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Nationals' Harper gets out of the gate in a big way

Washington Nationals Bryce Harper celebrates after the last out of a opening day MLB National League game against Miami Marlins in Washingto
Washington Nationals Bryce Harper celebrates after the last out of a opening day MLB National League game against Miami Marlins in Washingto

By Steve Ginsburg

WASHINGTON (Reuters) - Washington Nationals outfielder Bryce Harper wasted little time proving that last year's Rookie of the Year season was no fluke.

Harper belted two home runs off starter Ricky Nolasco to lift the Nationals to a 2-0 victory over the Miami Marlins on Monday in the season opener for both teams.

The 20-year-old Harper lined a 1-0 offering from the Miami right-hander into the right-centerfield stands to give the Nationals a 1-0 lead in the bottom of the first.

A capacity crowd of 45,274 roared its delight for Harper, who hit over .400 in spring training and carried the momentum over into the regular season.

"The first one was very cool," the 20-year-old Harper told reporters. "Being able to share that with these fans, my family, this organization, this team was a great moment.

Harper's second shot, on a 3-2 pitch, opened the fourth inning. Both home-run pitches were off-speed deliveries from Nolasco, a 30-year-old, seven-year veteran and gave Washington flamethrower Stephen Strasburg all the support he needed.

"I just tried to react to something I could hit," said Harper, who made the National League All-Star team a year ago as a teenager. "Nolasco is a great pitcher.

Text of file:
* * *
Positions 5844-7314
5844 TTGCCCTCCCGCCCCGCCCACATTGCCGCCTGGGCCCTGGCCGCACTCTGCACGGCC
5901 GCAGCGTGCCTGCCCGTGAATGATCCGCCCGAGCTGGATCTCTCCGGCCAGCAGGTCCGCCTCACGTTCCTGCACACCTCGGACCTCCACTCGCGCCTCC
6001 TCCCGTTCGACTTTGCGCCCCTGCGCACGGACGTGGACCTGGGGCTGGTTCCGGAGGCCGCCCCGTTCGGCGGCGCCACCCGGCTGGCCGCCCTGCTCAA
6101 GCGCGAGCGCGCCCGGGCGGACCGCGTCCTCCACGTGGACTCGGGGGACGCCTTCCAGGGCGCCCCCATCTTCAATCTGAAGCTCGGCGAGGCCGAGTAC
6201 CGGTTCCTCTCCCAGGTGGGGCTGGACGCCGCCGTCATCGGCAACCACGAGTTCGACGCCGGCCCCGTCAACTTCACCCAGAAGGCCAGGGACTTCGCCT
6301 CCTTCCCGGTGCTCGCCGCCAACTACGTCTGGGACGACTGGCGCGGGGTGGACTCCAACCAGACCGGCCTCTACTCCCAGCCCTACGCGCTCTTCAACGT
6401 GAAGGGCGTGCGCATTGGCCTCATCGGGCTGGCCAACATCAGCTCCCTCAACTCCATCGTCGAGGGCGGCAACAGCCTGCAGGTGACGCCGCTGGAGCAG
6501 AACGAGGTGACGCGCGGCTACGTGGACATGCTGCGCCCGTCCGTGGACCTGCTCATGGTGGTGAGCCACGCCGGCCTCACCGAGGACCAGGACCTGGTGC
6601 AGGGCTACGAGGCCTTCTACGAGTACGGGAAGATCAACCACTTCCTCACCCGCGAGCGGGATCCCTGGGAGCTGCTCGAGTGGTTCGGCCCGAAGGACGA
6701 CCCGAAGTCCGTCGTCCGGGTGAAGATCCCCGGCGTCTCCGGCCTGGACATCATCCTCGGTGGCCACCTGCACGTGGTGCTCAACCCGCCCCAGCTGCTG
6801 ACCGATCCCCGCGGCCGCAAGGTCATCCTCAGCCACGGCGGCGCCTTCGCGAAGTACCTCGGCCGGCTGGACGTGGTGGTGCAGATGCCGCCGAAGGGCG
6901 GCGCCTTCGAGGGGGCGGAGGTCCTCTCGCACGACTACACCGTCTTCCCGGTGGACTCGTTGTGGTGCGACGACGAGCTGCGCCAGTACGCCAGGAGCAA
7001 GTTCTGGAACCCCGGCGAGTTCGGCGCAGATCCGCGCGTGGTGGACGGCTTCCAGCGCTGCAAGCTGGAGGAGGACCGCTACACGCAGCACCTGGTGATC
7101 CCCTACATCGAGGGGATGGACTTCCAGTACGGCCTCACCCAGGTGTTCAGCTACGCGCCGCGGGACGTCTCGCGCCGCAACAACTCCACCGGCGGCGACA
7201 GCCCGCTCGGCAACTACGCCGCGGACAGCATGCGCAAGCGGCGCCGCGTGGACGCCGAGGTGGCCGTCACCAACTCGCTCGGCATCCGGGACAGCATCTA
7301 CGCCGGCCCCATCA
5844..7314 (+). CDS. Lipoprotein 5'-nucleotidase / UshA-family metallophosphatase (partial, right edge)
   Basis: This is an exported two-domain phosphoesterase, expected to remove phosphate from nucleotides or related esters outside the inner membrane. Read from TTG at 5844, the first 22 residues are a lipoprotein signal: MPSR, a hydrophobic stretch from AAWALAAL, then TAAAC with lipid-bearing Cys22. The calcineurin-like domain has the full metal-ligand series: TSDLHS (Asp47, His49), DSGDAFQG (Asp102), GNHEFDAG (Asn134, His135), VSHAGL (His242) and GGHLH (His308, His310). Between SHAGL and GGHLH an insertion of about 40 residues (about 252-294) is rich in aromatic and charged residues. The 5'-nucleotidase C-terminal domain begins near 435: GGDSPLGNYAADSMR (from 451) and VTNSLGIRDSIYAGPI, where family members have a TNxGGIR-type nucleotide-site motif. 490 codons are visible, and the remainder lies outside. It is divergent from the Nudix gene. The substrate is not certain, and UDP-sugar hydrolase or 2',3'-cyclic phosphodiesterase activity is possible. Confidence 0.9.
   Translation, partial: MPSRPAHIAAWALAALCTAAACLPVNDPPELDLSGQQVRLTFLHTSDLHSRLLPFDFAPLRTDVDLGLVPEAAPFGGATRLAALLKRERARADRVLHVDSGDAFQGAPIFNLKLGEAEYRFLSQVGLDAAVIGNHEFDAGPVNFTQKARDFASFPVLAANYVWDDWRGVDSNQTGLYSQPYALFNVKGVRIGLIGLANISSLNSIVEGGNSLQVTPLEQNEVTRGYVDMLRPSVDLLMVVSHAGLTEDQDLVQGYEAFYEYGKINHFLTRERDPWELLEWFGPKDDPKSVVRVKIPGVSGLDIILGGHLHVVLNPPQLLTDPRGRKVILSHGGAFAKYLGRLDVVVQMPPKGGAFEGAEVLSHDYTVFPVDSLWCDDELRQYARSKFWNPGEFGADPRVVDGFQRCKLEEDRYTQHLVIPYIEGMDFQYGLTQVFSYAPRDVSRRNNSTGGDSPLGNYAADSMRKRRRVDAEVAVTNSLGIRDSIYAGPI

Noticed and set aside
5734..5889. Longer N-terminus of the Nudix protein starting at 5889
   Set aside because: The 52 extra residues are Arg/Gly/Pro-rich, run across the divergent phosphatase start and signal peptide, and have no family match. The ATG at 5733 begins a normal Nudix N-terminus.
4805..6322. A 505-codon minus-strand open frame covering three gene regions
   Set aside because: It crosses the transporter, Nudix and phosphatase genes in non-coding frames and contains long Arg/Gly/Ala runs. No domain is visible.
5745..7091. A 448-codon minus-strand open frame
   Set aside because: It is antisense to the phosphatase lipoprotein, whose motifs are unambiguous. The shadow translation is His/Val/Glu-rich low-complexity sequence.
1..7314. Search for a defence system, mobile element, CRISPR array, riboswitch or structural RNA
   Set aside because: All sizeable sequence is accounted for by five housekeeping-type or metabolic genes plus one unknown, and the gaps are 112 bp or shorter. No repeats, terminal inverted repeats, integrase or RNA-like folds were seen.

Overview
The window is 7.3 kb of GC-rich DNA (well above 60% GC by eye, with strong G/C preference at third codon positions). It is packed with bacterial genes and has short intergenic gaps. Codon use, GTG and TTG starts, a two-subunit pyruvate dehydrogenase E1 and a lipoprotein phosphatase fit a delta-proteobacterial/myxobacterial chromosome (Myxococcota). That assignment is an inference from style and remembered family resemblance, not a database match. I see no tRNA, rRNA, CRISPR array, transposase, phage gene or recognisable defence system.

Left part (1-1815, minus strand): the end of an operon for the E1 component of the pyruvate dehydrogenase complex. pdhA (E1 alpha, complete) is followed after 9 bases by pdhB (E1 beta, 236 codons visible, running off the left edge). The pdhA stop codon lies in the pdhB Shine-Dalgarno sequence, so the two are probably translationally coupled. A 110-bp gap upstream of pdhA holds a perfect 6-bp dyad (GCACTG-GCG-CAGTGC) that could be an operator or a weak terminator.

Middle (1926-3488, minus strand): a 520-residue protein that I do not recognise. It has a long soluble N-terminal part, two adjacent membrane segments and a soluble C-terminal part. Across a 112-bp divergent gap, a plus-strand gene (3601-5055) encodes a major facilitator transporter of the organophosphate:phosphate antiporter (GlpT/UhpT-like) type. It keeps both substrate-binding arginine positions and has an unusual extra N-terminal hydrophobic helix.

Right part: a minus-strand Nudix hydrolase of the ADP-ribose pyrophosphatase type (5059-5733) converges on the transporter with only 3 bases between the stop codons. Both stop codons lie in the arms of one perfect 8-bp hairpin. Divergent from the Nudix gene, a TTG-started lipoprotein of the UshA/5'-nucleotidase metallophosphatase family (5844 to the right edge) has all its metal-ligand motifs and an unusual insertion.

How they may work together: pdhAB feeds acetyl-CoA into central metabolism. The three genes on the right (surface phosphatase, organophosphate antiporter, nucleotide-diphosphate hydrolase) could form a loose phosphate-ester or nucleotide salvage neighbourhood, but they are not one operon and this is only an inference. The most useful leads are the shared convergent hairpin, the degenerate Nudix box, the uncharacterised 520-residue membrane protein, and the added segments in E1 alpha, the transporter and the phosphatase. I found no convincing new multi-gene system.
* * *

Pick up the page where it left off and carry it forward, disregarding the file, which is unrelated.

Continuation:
"He carved me all up last year. Being able to get two knocks off of him was good for me."

After the first homer, Harper gave manager Davey Johnson an exuberant high-five. The 70-year-old skipper was delighted Harper delivered a less emphatic one following his second blast.

"I'm glad he cut it down on the second one," Johnson said with a laugh. "My hand was still stinging from the first one."

Nolasco pitched six solid innings, giving up just three hits while walking two and striking out five, but those hanging pitches to Harper helped spoil the opener of the Marlins' 20th anniversary season.

"Two bad pitches there for home runs and that was the difference in the game or otherwise we would still be playing," Miami manager Mike Redmond said. "We had some opportunities to score."

One of those chances was erased when Harper's laser throw to the plate after a Rob Brantly fly-out to left in the seventh helped trigger a rundown that ultimately had Miami's Giancarlo Stanton nailed at the plate.

Nationals manager Johnson, who labeled this season a "World Series or bust" campaign, could not have set up his team's victory any better.

Strasburg tossed seven innings of three-hit ball before yielding to set-up reliever Tyler Clippard. Rafael Soriano, who had 42 saves for the New York Yankees a year ago, pitched a perfect ninth to preserve the win.

Harper, who hit 22 home runs for the Nationals last season after he was promoted from the minor leagues in late April, said he could conjure an even better time for his star performance.

"The perfect formula would be a World Series win," he said. "That would be really cool. If that was Game Seven and we did that and won the ball game, that would be the perfect thing.

"But having Strasburg be able to throw seven, Clip come in for the eighth and Soriano for the ninth, that's pretty unbelievable."

(Editing by Larry Fine)

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